I saw a post from Jim Wilson this morning on the Bookface, and I had to slow-clap for the absolute perfection of it:
If you can’t see the FB embed for some reason, it says this: “High-capacity pistol magazines are only important if you plan to miss a lot. And you can’t miss fast enough to win.” You can see now why I appreciated it, because if you accept the general premise of most online communication is to spark “engagement” that post is going to work really well for that. Well played.
But let’s talk about the actual content of that post for a second. Many of us, myself included, carry wee little guns like a j-frame or an M&P Shield simply because we find it either too inconvenient (in my case) or too difficult (in other cases) to carry a proper full size service pistol. To further examine the issue of defensive pistol capacity, we have to look at probabilities. Here is a simple list, in order from most likely to least likely of defensive situations the average person (not a cop) is likely to encounter.
- Will never need to draw their gun in anger – most likely
- Will need to draw their gun to defend themselves from a single assailant, no shots fired.
- Needs to draw their gun to defend themselves from a single assailant, shots fired.
- Needs to defend themselves against multiple assailants.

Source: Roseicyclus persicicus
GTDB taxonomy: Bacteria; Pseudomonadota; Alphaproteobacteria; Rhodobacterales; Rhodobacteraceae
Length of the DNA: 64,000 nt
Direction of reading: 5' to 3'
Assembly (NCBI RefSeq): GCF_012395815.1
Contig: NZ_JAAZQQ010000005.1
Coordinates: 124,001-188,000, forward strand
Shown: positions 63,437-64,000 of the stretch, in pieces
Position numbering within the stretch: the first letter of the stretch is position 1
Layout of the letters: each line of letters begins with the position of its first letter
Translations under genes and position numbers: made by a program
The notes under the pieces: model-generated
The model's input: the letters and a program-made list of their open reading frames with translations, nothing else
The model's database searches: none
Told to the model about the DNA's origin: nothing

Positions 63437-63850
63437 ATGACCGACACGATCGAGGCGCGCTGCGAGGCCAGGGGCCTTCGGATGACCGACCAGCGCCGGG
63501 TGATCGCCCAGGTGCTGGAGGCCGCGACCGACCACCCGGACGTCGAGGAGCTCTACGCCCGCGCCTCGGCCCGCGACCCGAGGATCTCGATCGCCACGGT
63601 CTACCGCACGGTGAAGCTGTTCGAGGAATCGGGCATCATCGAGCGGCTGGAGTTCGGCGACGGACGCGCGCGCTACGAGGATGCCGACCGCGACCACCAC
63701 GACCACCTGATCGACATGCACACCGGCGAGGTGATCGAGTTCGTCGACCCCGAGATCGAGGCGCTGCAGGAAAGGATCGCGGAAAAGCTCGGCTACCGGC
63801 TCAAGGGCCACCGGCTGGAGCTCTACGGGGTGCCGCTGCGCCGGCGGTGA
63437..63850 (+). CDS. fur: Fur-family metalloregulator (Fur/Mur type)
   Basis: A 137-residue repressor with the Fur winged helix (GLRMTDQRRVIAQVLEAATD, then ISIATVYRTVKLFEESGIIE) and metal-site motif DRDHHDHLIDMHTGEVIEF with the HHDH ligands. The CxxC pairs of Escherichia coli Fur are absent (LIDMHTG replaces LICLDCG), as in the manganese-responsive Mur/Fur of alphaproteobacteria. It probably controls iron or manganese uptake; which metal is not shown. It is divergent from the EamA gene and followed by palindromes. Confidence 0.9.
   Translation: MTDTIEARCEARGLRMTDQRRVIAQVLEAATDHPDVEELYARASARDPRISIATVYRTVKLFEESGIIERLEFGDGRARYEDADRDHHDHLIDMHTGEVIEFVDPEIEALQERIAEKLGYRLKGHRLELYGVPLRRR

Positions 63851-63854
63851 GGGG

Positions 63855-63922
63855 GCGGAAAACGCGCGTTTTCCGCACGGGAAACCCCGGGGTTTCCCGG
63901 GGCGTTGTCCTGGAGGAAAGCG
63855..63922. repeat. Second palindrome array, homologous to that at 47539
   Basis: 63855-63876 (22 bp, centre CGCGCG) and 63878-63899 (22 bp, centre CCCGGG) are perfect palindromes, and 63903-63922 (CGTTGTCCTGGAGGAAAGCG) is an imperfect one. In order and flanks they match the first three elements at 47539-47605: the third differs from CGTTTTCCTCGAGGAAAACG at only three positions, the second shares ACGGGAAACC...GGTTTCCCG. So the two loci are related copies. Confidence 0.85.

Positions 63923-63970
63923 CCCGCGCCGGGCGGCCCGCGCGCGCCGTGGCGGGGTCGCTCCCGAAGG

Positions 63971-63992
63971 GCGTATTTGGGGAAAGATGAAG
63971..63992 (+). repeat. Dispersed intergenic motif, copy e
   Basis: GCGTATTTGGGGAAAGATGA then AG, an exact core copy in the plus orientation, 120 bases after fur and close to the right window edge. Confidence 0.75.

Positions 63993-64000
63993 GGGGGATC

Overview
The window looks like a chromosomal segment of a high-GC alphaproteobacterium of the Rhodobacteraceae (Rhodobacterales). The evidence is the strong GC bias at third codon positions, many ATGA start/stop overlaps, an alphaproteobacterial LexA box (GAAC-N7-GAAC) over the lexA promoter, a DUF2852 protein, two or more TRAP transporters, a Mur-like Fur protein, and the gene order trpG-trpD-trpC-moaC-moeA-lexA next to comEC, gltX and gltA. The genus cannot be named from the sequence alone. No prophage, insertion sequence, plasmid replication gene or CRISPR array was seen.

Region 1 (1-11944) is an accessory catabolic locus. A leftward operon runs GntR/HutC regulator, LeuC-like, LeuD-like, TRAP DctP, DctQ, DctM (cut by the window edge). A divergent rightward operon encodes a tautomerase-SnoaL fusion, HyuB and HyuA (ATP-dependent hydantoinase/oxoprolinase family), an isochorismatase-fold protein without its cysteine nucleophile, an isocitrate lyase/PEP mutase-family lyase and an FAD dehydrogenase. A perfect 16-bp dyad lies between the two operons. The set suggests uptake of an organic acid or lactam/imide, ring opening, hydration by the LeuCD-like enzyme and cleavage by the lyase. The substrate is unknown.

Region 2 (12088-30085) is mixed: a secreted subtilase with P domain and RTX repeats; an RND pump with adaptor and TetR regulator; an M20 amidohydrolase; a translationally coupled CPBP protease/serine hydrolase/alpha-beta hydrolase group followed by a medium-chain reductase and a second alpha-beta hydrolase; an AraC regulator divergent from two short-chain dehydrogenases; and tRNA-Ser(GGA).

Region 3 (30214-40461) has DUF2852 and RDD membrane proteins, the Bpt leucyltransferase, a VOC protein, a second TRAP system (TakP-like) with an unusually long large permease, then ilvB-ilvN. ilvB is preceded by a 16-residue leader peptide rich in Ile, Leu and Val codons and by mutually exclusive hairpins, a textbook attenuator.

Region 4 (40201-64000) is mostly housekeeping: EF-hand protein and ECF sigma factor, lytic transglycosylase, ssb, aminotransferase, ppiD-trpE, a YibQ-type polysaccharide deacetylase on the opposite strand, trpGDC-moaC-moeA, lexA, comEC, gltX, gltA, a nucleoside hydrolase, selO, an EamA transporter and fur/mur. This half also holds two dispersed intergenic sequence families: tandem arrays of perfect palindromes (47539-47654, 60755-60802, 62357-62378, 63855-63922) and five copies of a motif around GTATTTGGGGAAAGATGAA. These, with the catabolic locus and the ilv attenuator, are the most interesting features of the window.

- Needs to defend against multiple, determined, armed assailants in a “proper” gunfight – least likely.
I’ll take a moment of rare honesty: the vast majority of Americans will get by simply by playing the averages and will likely live their entire lives in peace and not need a gun. That’s awesome.
But here’s where it gets complicated. Because if you remove the tools of self-defense from the above probabilities, the odds that any of those situations other than number 1 end up going well for you becomes nearly zip. So we carry our guns, not because we’re paranoid, but for the same reason we keep fire extinguishers in our homes. I generally hate the cutesy phrase “better to have it and not need it” but it is actually applicable. If someone never draws their gun in self-defense their whole life, they have an undefeated gunfight record, the best way possible.
Now that we’ve established why we should in fact be carrying a gun, let’s get back to the question of capacity. Caleb’s Rules of Gunfighting that I just made up for this post state:
- Have a gun
- Having a gun in a proper service caliber is better than a gun in a mouse caliber
- There is no effective difference in terminal ballistics between modern service caliber loadings with proper, modern JHP
- 9mm is easier to shoot than .40 or .45
- So carry a 9, dumbass
I don’t particularly plan to miss a lot if I ever do need to use a gun in self defense. In fact, I don’t plan on missing a lot when I shoot matches. But I still like having extra bullets in the gun, because sometimes things go pear shaped. If you’re in one of those situations where there are multiple attackers, or maybe just one guy that doesn’t realize he should die immediately because you shot him with a .45, having more bullets is never a bad thing. It gives you options. I like having options.
Once you get past the 1970s stopping power arguments and accept that we live in a magical age of pistol bullet equality, it’s no longer a question of capacity but rather a question of “what can you get the most hits with, the fastest.” The answer is almost universally a modern, polymer, service in 9mm. Let me know your thoughts in the comments.